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May Madness – a health and safety nightmare
Posted by David Cant on May 28, 2015

May Madness – a health and safety nightmare

Play it safe written on ballsThe last bank holiday in May is the final proof that Summer really is on the way. Not only does the British public go mad burning burgers on barbecues (usually in the rain), but a number of other odd events also take place up and down the country.

Mad dogs and Englishmen go out in the midday sun, sang Noël Coward way back in 1932. But they also like to chase cheese down hills, attempt to carry 60lb woolsacks, pull 8 ton trucks and try to eat a pound of baby eels.

Aside from questions of mental competency, these sorts of activities have all kinds of health and safety implications.

Cheese rolling at Cooper’s Hill

The globally famous cheese rolling event at Cooper’s Hill is the very embodiment of British bank holiday madness. 4000 people turned out to watch a group of men throw themselves down a very steep hill in the hope of winning a large cheese. Unsurprisingly injuries are particularly common, with concussions, sprains and broken limbs a fairly regular occurrence each year.

Although the “race” remains unofficial, a risk assessment is undertaken each year in an attempt to protect racers and spectators:

  • The organisers ensure that fences on the course are removed to reduce the risk of impalement.
  • Grass, bushes and trees are cut back to reduce trip hazards.
  • The course is also cleared of stones and rocks to prevent injuries as the “runners” tumble down the hill.

Gloucestershire County Council also does their part in trying to maintain health and safety, posting signs across the hill warning spectators and participants that cheese rolling is dangerous, and advising no one to attend.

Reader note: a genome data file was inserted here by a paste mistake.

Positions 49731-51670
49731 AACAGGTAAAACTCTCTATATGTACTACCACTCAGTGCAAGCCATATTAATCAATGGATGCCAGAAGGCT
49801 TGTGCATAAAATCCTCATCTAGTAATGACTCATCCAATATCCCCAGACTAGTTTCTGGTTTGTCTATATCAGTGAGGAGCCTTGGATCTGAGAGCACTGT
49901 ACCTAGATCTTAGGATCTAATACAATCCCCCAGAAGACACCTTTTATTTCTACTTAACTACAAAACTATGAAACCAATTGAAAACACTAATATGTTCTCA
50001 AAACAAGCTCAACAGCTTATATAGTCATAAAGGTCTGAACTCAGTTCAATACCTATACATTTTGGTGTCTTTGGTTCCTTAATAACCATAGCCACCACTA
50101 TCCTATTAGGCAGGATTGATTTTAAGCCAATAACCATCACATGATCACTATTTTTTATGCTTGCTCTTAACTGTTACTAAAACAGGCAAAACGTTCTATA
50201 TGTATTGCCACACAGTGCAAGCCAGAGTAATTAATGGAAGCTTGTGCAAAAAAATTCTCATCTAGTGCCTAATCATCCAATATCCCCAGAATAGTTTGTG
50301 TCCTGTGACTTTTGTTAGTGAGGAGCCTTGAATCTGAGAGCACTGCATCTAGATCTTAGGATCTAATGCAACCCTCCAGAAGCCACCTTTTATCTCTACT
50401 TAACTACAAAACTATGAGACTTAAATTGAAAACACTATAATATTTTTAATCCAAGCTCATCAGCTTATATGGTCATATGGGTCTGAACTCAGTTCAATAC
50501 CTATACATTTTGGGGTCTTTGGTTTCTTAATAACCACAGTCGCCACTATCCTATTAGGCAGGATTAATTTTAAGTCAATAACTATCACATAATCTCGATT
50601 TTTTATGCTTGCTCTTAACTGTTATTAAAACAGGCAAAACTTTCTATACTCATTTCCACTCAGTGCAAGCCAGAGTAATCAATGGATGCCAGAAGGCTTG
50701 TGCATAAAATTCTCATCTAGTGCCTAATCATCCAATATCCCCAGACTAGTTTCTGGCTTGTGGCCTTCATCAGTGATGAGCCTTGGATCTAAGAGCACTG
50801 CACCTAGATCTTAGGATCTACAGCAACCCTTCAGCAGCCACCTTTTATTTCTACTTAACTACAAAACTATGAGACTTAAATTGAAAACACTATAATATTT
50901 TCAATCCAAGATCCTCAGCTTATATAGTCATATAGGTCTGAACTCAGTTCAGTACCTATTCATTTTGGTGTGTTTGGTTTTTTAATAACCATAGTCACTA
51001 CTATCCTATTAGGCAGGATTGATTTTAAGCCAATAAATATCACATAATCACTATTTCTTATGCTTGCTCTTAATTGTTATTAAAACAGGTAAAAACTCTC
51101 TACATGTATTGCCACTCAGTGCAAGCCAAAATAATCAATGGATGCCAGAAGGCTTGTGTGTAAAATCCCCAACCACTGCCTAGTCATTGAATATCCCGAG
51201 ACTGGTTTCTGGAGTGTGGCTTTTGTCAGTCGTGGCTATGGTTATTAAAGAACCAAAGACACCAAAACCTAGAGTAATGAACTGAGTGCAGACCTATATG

The Tetbury Woolsack Race

Another crazy “race” from Gloucestershire sees participants carrying 60lb (27 kg) woolsacks on their shoulders as they run 240 yards between two pubs. A 1 in 4 incline along the length of the course adds to the difficulty of the race.

Despite health and safety guidelines suggesting that men do not try and lift weights greater than 10 kgs above shoulder height, the Woolsack race seems more tolerable to Gloucestershire County Council – there are no posters warning participants or spectators to stay away for instance.

What is the point here?

Although very few businesses should ever find themselves carrying out activities similar to those described here, some of the safety measures implemented by the event organisers could be used elsewhere.

The cheese rolling event shows the importance of performing a complete site check before work (or falling down) begins. The organisers also take pains to reduce the risk of injury to spectators and runners as far as possible, even if the fault for any such wounding lies solely with the participant.

Similarly the Woolsack race has undergone some changes to protect participants. The race course has been shortened by 40 yards for instance, to reduce the phenomenal physical strain placed on overburdened runners. However every entrant signs a disclaimer, accepting full responsibility for all the risks associated with such a foolhardy undertaking. Unfortunately the use of disclaimers is not usually an option for employers.

What’s the maddest event you have seen recently? What did you learn about health and safety from it?


Director at Veritas Consulting. The SME's favourite go-to consultant for health and safety know-how. Bucket loads of experience. Fluent in practical advice. Solutionist with a brain you can pick.

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